Cushing, Frank Hamilton
Frank Hamilton Cushing, 1857–1900, American ethnologist, b. North East, Pa. He published his first scientific paper at the age of 17, and at 18 joined the American ethnology bureau at the Smithsonian Institution. In 1879 he was a member of a scientific expedition to the Zuñi pueblo in New Mexico, and he became one of the first anthropologists to live among the people he was studying as a participant observer (1879–84). In 1881 he was initiated into a sacred Zuni society, the Priesthood of the Bow. Cushing also led an archaeological expedition (1895–97) to Key Marco, Fla., which uncovered more than 1,000 prehistoric wooden artifacts. Among his many publications were Outlines of Zuñi Creation Myths (1896) and Zuni Folk Tales (1901).
See selected writings ed. by J. Green (1978), J. Green, ed., Cushing at Zuñi: The Correspondence and Journals of Frank Hamilton Cushing (1990), and P. Kolianos and B. Weisman, ed., The Florida Journals of Frank Hamilton Cushing (2005).
"Cushing, Frank Hamilton." The Columbia Encyclopedia, 6th ed.. . Encyclopedia.com. (August 19, 2019). https://www.encyclopedia.com/reference/encyclopedias-almanacs-transcripts-and-maps/cushing-frank-hamilton
"Cushing, Frank Hamilton." The Columbia Encyclopedia, 6th ed.. . Retrieved August 19, 2019 from Encyclopedia.com: https://www.encyclopedia.com/reference/encyclopedias-almanacs-transcripts-and-maps/cushing-frank-hamilton
Encyclopedia.com gives you the ability to cite reference entries and articles according to common styles from the Modern Language Association (MLA), The Chicago Manual of Style, and the American Psychological Association (APA).
Within the “Cite this article” tool, pick a style to see how all available information looks when formatted according to that style. Then, copy and paste the text into your bibliography or works cited list.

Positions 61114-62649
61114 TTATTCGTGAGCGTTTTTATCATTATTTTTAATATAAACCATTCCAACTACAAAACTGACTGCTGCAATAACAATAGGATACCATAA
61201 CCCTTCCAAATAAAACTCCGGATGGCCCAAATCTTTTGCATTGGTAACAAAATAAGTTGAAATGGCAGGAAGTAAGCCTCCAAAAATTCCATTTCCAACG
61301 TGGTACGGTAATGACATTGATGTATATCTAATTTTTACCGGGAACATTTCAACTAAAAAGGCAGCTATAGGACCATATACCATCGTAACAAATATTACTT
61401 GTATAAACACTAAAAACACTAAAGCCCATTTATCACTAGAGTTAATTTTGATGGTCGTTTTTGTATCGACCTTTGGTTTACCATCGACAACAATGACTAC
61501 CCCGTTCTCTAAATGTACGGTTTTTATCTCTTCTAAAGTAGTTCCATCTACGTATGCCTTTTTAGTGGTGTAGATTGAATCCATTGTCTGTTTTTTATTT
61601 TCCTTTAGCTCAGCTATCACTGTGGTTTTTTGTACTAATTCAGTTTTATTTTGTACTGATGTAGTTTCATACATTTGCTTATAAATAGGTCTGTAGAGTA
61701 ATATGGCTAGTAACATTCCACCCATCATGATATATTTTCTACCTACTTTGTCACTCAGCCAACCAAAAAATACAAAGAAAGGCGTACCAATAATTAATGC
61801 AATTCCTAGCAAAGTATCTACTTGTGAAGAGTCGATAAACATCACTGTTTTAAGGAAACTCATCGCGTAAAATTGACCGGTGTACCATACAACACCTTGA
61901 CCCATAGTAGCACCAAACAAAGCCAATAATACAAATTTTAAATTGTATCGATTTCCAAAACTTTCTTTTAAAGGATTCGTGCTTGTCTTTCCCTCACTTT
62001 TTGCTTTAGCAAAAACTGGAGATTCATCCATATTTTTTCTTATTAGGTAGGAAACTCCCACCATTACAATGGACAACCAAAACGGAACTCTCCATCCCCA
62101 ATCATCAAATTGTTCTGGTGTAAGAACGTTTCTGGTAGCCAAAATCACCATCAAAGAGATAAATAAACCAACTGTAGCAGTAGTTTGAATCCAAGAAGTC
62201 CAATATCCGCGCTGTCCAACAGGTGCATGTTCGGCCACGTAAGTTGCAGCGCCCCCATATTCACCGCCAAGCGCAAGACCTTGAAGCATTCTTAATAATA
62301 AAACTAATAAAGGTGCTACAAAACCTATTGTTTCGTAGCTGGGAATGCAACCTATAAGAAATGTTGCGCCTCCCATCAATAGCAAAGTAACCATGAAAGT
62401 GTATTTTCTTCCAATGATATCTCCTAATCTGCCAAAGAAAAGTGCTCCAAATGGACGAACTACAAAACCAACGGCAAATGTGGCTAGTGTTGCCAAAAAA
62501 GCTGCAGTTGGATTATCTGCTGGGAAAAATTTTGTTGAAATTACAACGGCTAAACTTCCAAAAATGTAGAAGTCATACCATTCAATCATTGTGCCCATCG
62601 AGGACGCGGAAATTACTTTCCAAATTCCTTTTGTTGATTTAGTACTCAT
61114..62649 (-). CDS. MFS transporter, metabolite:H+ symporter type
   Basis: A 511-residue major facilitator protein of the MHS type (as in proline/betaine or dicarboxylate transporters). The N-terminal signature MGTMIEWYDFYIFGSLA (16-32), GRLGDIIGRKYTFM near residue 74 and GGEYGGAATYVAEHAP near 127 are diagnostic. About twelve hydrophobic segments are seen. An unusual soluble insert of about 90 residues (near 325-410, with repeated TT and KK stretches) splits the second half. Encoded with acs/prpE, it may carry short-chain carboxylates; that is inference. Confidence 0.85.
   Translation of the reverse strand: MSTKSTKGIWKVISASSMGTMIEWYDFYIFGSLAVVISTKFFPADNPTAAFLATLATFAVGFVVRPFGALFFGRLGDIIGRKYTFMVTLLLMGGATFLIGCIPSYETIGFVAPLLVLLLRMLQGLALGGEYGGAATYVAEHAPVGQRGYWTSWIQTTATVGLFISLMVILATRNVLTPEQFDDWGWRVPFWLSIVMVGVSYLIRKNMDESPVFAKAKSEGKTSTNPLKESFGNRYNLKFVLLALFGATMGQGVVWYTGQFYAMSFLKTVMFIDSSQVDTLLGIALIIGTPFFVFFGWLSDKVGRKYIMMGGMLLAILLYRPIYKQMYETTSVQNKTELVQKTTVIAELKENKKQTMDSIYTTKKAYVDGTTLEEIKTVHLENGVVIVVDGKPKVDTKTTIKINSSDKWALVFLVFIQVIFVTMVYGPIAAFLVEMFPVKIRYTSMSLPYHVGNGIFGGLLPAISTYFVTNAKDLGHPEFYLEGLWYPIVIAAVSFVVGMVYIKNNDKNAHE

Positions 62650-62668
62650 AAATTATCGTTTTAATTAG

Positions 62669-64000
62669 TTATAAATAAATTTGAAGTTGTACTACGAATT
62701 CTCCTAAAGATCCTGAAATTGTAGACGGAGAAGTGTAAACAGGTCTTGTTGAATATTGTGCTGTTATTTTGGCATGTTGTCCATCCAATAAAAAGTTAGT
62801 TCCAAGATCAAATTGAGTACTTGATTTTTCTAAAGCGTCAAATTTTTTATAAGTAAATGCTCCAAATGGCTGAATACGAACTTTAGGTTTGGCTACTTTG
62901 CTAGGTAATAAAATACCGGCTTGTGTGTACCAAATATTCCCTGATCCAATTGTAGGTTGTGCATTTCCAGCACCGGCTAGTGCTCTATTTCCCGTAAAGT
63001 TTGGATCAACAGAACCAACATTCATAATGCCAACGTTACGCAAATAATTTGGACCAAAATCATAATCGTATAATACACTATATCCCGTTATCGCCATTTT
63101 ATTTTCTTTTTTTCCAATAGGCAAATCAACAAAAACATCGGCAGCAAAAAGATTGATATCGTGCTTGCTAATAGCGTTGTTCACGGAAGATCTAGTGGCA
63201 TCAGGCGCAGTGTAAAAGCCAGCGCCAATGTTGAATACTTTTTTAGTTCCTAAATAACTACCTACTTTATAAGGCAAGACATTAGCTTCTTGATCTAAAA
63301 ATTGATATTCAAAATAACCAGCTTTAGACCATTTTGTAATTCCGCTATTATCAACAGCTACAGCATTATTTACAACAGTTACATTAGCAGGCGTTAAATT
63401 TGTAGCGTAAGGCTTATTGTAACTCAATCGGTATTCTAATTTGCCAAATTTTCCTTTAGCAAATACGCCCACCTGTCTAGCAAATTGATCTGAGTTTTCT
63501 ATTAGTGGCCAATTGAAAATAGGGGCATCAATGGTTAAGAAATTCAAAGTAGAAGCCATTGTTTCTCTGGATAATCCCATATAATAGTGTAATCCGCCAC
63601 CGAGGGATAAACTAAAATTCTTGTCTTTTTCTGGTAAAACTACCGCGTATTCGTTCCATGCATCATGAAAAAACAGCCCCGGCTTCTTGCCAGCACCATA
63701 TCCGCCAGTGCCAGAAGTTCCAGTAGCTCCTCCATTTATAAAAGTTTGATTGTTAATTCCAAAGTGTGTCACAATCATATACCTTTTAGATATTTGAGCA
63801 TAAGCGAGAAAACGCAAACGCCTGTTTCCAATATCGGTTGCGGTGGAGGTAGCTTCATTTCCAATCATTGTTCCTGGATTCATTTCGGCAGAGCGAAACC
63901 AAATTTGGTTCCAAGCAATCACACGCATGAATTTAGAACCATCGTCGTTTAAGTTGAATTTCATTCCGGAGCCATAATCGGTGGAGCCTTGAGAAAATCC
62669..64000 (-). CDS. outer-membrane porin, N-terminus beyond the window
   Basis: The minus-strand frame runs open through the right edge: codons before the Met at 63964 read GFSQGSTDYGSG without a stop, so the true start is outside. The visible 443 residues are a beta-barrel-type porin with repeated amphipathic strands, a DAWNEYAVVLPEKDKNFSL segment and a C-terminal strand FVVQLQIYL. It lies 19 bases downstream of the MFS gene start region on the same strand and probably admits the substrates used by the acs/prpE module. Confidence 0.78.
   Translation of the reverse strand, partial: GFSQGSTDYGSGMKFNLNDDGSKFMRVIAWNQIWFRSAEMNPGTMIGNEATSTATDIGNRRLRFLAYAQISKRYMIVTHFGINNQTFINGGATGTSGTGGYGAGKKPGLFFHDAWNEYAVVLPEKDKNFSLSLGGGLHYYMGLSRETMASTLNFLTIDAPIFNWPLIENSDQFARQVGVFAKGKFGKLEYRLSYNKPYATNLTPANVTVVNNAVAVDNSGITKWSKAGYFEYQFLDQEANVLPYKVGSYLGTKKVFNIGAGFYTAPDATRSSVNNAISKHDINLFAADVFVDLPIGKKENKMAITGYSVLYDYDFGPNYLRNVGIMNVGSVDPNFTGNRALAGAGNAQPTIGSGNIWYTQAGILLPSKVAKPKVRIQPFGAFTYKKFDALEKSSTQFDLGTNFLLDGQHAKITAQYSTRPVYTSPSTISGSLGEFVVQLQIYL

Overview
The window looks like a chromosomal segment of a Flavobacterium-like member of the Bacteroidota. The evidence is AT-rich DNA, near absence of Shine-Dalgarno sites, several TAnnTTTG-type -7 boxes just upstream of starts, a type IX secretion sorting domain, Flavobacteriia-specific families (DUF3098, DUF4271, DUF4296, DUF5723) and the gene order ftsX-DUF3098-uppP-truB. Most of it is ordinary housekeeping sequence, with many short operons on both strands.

Because each style has its own formatting nuances that evolve over time and not all information is available for every reference entry or article, Encyclopedia.com cannot guarantee each citation it generates. Therefore, it’s best to use Encyclopedia.com citations as a starting point before checking the style against your school or publication’s requirements and the most-recent information available at these sites:
Modern Language Association
The Chicago Manual of Style
American Psychological Association
- Most online reference entries and articles do not have page numbers. Therefore, that information is unavailable for most Encyclopedia.com content. However, the date of retrieval is often important. Refer to each style’s convention regarding the best way to format page numbers and retrieval dates.
- In addition to the MLA, Chicago, and APA styles, your school, university, publication, or institution may have its own requirements for citations. Therefore, be sure to refer to those guidelines when editing your bibliography or works cited list.